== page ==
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A look at local jobs, businesses, and wages
Nov. 21, 2011

WRIGHT, CARVER, McLEOD, MEEKER COUNTIES, MN – A rocky economy has contributed to some interesting economic figures in area communities.

To see charts with local data, click here.

Each quarter, businesses in Minnesota submit data to the Department of Employment and Economic Development (DEED), including weekly wages and number of people employed.

Using DEED’s information, the charts in this article were compiled to reflect economic trends in the Herald Journal, Delano Herald Journal, and Enterprise Dispatch coverage area.

Each of the four charts shows annual averages from 2000 to 2010. First quarter numbers from 2011 are also included.

The chart titled “total number of establishments in each city” refers to the number of businesses in each community that are covered by unemployment. It also includes government entities.

According to DEED labor market analyst Dave Senf, the data accounts for about 94 percent of all employment.

“By law, most employers have to pay unemployment tax,” he said. “There are some exceptions, though, such as certain religious groups.”

Self-employed people are typically also excluded.

The second chart, titled “total number of people employed in each city,” counts the people who are working in that community.

“It’s not people who are commuting,” Senf explained.

For example, if a person lives in Waverly but drives to Winsted for work, that person would be counted in Winsted’s total.

Employers submit figures each quarter for anyone who worked part time, full time, or temporary.

“That’s everybody,” Senf said. “It’s if you worked at all that quarter, even just a few hours.”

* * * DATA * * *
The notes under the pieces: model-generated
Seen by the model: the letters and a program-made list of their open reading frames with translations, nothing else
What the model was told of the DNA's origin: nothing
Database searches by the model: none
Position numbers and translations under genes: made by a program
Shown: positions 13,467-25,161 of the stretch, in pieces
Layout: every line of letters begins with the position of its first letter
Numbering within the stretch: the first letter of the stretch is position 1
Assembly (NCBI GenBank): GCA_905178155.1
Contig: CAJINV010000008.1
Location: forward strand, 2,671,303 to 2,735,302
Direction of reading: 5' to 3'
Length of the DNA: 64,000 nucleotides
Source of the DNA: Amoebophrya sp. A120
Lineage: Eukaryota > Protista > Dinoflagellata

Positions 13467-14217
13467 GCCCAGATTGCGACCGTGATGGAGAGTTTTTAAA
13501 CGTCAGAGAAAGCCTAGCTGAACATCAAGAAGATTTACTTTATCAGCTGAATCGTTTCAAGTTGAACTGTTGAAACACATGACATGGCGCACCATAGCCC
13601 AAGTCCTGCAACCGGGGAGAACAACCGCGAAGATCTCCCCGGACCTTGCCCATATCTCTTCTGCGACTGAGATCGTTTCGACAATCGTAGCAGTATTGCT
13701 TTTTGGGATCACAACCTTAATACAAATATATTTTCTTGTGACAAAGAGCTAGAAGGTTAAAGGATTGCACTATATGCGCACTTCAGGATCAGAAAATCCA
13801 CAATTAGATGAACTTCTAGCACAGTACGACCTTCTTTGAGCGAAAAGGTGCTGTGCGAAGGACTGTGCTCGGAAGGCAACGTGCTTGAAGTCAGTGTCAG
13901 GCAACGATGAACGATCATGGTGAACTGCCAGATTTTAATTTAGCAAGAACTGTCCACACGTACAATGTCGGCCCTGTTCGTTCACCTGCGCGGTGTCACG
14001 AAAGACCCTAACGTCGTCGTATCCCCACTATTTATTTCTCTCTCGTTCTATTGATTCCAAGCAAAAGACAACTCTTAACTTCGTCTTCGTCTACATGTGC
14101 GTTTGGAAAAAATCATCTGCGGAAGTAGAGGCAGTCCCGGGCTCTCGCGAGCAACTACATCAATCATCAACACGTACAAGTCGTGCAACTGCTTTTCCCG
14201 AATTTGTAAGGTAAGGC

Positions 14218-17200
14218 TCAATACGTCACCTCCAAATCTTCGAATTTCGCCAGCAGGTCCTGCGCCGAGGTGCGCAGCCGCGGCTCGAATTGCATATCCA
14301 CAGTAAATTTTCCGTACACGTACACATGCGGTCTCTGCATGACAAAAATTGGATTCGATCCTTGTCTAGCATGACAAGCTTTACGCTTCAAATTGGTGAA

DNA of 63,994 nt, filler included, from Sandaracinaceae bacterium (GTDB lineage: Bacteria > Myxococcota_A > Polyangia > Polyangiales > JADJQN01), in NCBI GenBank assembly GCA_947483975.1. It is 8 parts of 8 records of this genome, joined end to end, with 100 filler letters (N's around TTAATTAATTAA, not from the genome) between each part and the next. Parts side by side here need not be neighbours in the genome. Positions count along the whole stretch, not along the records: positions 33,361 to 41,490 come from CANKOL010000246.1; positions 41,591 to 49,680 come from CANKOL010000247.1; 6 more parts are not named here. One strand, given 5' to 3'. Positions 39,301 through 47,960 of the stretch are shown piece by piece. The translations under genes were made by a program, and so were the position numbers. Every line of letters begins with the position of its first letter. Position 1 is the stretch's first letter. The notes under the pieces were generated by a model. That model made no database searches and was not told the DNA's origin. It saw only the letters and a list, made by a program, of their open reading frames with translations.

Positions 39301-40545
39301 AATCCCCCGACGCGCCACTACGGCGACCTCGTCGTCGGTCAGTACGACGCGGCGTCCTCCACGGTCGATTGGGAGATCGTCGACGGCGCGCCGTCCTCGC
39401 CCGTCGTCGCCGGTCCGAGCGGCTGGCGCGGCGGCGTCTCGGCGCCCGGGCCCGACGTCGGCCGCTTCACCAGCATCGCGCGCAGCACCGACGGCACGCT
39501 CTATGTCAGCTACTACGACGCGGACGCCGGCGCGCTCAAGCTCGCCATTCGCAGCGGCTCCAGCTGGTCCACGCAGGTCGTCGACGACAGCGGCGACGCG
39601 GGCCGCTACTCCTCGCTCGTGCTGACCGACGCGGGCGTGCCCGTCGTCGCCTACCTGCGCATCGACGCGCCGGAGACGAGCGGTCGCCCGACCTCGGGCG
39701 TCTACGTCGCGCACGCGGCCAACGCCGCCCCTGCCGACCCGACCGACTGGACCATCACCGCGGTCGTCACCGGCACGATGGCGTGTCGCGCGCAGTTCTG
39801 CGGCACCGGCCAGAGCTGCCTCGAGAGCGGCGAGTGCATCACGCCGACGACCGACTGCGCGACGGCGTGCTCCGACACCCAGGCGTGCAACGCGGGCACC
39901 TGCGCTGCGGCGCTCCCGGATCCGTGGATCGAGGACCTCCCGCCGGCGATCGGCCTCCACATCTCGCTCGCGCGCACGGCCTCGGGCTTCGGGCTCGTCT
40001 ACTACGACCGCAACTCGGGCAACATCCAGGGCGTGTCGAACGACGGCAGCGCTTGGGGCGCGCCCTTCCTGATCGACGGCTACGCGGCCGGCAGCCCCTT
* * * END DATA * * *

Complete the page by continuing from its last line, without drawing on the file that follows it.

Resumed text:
Many cities have experienced job losses in the past decade.

Cokato, for example, peaked at 2,164 employees in 2003. In 2010, that number was down to 1,221.

Howard Lake also lost a significant number of workers. It’s peak was 1,595 in 2007. In 2010, it was down to 780.

Weekly wages
The “average weekly wages” charts include before-tax wages of those who worked any number of hours, as well.

One chart shows private sector wages, while the other documents wages of government workers.

According to Senf, first quarter 2011 numbers might be very different from its annual numbers, because of seasonal employment.

“You should be cautions about comparing the first quarter of one year to third quarter of another year,” he said. “One quarter can look quite a bit different from another.”

After a quarter ends, there is usually a six-month delay until DEED has the information available to the public.

“Average weekly wages can be helpful in a broad sense, but there can be nuances that affect the data’s presentation. If someone worked one hour during the quarter, they’d have a relatively low wage,” said Cameron Macht, a DEED regional analyst who covers 27 counties in central and southwest Minnesota.

The number of highly-skilled jobs impacts a city’s average.